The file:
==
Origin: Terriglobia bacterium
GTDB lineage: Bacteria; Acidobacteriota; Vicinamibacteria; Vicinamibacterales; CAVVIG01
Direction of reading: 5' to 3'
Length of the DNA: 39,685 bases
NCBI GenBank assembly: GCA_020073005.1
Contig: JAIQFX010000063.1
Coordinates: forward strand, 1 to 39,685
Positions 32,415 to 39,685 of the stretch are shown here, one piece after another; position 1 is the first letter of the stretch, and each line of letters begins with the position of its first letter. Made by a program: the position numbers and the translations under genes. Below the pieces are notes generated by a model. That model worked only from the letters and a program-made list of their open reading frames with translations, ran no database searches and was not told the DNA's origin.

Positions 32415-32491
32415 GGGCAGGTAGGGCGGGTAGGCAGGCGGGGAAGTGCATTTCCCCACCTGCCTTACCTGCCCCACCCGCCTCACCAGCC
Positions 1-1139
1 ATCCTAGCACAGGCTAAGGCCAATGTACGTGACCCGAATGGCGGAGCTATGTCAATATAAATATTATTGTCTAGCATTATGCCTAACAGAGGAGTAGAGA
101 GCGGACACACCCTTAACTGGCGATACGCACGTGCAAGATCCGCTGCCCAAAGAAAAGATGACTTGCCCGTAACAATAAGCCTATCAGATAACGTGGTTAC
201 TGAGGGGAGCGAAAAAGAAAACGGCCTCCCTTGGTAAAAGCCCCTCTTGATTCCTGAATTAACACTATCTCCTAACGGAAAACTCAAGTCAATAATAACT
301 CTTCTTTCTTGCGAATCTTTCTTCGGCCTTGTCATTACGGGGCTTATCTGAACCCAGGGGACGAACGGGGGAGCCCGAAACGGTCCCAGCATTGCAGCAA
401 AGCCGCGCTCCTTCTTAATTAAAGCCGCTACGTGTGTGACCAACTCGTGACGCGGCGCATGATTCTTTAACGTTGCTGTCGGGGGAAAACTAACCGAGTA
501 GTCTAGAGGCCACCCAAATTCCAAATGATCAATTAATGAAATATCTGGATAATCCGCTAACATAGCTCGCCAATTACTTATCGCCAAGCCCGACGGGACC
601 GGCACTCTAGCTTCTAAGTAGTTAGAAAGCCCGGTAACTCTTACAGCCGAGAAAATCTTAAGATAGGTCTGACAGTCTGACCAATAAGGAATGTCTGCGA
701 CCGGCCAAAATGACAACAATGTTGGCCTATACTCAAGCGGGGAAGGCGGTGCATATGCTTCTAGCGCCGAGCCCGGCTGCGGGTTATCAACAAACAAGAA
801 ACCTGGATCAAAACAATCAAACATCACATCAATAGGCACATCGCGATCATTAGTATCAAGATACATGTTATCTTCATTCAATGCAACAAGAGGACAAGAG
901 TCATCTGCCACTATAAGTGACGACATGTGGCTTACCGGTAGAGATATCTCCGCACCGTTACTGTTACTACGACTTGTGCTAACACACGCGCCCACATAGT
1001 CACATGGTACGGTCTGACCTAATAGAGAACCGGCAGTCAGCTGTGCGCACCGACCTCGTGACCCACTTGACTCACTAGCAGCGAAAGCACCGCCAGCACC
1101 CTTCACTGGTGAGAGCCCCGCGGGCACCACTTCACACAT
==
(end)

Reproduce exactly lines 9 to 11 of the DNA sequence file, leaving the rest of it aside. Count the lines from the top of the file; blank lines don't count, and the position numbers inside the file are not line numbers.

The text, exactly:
Positions 32415-32491
32415 GGGCAGGTAGGGCGGGTAGGCAGGCGGGGAAGTGCATTTCCCCACCTGCCTTACCTGCCCCACCCGCCTCACCAGCC
Positions 1-1139